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Saturday, 18 February 2017

Open-Eyed Meditations - Book Review

I had great expectations from Open-Eyed Meditations. I have been meditating for a long time and with a title like that I was eager to learn more meditation techniques. But in the initial pages itself I felt that I was cheated. The title is meant only to attract the audiences. The word meditation in the title is sure to attract many readers. What the writer has served us under this garb is left overs of footnotes in his Ramanyana- The Game of Life series. Yes the subtitle, of course in a smaller font says practical wisdom for everyday life. But I was so attracted by the words meditations that I read the subtitle only after I had finished the entire book.

Once you accept the fact that this book is not about meditations, you come in a mental state to appreciate the positives, which fortunately are more than one, of the book. In the authors own words ‘Open-eyed Meditations is a distillation of wisdom tips for modern live; a unique self-help book wherein each meditation takes you on a journey to the past, bringing a secret herb to heal a problem of the present.’ The writer draws stories and incidents from the epics of Mahabharata and Ramayana and imparts us moral lessons. The writer has succeeded in creating a buzz by selecting a catchy title ‘Open Eyed Meditations.’ He again does an excellent job in giving the chapter headings. So we have catchy headings like ‘Do Likes Make My Life’ ‘X Factor influencing Success’ ‘7 Secrets of Innovations’ and ‘*Conditions Apply – In Love.’

I really liked some of the ideas mentioned in the book. Let me enumerate a few. The author says many problems don’t need to be solved, they need to be just tolerated. This type of problem solving is called ‘Delayed Management.’ An intelligent problem solver is not a one who solves every problem, but one who knows which problems to solve and which to tolerate.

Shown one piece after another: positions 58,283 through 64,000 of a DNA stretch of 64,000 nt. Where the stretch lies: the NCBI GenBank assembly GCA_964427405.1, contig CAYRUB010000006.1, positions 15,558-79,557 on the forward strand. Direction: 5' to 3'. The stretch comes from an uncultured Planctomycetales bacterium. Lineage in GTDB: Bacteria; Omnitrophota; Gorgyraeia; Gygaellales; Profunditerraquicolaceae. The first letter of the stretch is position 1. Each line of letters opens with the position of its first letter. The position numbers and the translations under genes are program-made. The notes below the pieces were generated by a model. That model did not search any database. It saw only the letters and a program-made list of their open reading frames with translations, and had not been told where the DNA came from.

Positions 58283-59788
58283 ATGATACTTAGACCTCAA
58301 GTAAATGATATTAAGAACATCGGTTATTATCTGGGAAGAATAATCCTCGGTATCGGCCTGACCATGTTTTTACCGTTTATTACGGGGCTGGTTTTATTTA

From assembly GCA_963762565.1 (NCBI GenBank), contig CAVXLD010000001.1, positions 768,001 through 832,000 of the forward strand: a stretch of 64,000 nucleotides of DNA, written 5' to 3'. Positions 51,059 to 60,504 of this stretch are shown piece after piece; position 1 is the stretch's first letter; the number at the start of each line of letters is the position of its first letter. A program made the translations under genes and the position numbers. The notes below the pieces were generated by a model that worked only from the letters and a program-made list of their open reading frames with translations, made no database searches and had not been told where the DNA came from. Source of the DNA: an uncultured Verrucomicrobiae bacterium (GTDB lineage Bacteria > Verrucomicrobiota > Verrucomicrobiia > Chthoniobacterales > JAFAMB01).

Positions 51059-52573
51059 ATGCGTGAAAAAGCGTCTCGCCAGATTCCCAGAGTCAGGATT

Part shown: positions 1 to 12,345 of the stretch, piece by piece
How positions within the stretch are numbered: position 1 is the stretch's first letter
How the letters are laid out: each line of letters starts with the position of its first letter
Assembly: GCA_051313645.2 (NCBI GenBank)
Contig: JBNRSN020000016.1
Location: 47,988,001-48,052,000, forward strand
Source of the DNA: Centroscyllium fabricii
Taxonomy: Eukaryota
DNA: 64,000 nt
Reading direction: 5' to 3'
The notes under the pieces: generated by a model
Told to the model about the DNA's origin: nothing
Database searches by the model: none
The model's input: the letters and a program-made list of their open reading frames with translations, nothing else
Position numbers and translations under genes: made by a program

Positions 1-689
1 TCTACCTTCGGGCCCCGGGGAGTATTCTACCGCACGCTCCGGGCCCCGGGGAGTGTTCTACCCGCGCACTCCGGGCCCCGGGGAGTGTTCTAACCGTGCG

With people whom we love over relatively longer periods of time, it is important to remember that people seldom change, our perceptions do, based on steady expectations. The author says that we can choose any symbol in our life that will either act as an upgrader or a downgrader.

The author says that we will do good to remember that relationships don’t need us; it is we who need relationships. If there is any need we can be selfish about, it is this need.

While telling us how to deal with difficult people, the author says expecting people’s natures to change to suit ours is like expecting the lion to dwell peacefully in a city with a human. The best way to deal with those having contradictory nature is by maintaining respectful distances. When circumstances force you to deal with them, keep the interactions to minimum. The writer tells us an interesting fact that a human is an average of five people he is surrounded the most with. Speaking of anger management, the author says that anger is nothing but need not fulfilled. So to manage your anger look for the underlying need which is causing it.

Speaking of destiny he says that our life is like a novel, where some pages have already been written and the remaining pages get written depending on our present actions. I liked what the author has to say about forgiving. He says that forgiving is the sign of being concerned about the future and hatred is the sign of being stuck in the past. According to him most people assume others’ actions based on the data base of their bad experiences. Rather than assuming others innocent until proven guilty, we assume others guilty until proven innocent.

The writing is simple and easy to understand. The book does indeed contain some gems of wisdom. So except for the super deceptive title, this book makes a decent read.

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